As upsetting as the current page scandal is, it's not without precedent. With the House ethics committee holding an emergency meeting this morning to consider what action to take in the matter of Mark Foley's behavior -- and how House leadership handled it -- they would do well to consider history.
In 1982, allegations surfaced that House members "had offered preferential treatment to teen-aged legislative pages in return for sexual favors," as the New York Times reported then.
Thomas P. "Tip" O'Neill, who was House speaker at the time, vowed full cooperation with the Justice Department (who had already begun to investigate the matter) and vowed a complete inquiry by the House itself.
And the House delivered, appointing a special counsel to conduct a thorough investigation.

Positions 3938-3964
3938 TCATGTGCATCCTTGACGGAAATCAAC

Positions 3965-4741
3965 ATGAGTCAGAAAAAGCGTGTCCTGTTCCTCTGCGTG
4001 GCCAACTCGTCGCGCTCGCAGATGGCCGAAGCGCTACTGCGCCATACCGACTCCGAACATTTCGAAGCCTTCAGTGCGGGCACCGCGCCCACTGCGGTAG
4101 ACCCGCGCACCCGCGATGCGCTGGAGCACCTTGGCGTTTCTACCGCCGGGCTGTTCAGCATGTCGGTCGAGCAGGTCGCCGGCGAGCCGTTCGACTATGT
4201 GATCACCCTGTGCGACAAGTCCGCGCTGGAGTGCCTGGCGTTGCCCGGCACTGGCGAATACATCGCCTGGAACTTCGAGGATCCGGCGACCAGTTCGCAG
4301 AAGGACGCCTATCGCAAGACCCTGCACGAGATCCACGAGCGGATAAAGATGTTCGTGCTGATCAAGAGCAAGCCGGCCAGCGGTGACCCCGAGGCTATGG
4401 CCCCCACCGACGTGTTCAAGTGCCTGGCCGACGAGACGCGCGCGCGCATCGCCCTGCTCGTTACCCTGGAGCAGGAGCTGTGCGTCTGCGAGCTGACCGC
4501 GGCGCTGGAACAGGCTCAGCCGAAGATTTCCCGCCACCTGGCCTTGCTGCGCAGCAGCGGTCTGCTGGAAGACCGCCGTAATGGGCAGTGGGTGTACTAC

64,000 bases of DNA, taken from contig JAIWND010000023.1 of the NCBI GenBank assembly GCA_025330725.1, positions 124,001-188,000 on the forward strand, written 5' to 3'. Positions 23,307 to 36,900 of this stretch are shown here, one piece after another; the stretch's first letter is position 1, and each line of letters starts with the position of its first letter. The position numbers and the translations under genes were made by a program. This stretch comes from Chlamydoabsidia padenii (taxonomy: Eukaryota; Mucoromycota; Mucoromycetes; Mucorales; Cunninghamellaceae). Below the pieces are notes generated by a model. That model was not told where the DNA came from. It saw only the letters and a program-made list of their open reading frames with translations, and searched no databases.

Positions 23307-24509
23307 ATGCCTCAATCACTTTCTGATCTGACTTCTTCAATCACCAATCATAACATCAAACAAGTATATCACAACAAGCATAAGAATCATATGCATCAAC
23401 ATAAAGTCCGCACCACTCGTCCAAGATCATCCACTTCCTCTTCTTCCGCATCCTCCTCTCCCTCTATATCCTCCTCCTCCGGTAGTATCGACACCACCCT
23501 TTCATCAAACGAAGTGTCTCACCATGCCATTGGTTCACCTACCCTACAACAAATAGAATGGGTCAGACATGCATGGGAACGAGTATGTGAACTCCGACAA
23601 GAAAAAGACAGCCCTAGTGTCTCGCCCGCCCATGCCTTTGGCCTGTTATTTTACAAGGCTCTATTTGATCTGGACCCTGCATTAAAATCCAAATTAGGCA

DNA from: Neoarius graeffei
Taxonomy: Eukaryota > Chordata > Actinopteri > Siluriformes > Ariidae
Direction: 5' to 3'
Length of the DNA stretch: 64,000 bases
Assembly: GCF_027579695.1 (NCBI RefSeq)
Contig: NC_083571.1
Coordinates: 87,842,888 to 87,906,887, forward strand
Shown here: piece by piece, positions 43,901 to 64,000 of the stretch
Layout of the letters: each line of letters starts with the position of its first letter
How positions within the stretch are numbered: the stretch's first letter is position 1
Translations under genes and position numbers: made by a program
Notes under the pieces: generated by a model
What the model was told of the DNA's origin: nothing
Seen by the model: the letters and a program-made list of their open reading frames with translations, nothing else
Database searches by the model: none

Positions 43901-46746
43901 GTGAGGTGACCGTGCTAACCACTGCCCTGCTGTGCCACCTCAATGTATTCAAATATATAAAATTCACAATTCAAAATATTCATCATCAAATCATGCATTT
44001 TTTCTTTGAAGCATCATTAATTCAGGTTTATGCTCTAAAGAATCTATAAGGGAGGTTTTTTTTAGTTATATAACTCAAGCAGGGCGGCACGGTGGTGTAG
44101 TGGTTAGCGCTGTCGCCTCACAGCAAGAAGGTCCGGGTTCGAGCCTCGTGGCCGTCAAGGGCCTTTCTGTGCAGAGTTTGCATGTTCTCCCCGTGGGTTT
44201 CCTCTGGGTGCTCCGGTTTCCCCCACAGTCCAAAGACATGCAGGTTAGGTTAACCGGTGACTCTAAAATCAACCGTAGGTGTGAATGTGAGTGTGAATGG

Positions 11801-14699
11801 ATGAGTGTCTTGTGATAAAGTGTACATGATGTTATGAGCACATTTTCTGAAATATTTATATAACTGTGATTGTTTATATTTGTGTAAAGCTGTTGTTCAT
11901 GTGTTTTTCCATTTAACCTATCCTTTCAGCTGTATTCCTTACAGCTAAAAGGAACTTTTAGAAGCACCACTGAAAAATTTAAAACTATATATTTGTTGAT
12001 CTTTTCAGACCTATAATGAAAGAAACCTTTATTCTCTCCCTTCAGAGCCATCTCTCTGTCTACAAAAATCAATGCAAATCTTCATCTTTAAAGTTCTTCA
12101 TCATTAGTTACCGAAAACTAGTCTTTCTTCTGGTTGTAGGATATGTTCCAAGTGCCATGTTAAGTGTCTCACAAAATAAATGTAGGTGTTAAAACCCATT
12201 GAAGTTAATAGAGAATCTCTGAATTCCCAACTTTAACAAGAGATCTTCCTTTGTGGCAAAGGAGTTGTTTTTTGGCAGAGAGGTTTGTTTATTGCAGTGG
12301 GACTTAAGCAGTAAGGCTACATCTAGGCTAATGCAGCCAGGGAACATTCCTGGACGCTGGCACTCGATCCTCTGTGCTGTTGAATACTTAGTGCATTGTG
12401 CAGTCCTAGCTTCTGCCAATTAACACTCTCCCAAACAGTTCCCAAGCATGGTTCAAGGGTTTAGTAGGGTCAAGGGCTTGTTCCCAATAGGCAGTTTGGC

How thorough? In 1983, then-Rep. Louis Stokes (D-OH) announced the findings of the inquiry to the full House. As recorded in the Congressional Record:
In all, the special counsel's Office has conducted some 700 interviews, taken more than 125 depositions covering more than 6,000 transcript pages, tried to contact every House page who served since September 1979 and dozens who served earlier, traveled almost 100,000 miles to more than 50 cities, and devoted more than 50,000 hours of staff time to this investigation.
Stokes' full comments can be found here, courtesy of the Citizens for Responsibility and Ethics in Washington. The group advocates an investigation by an outside special counsel.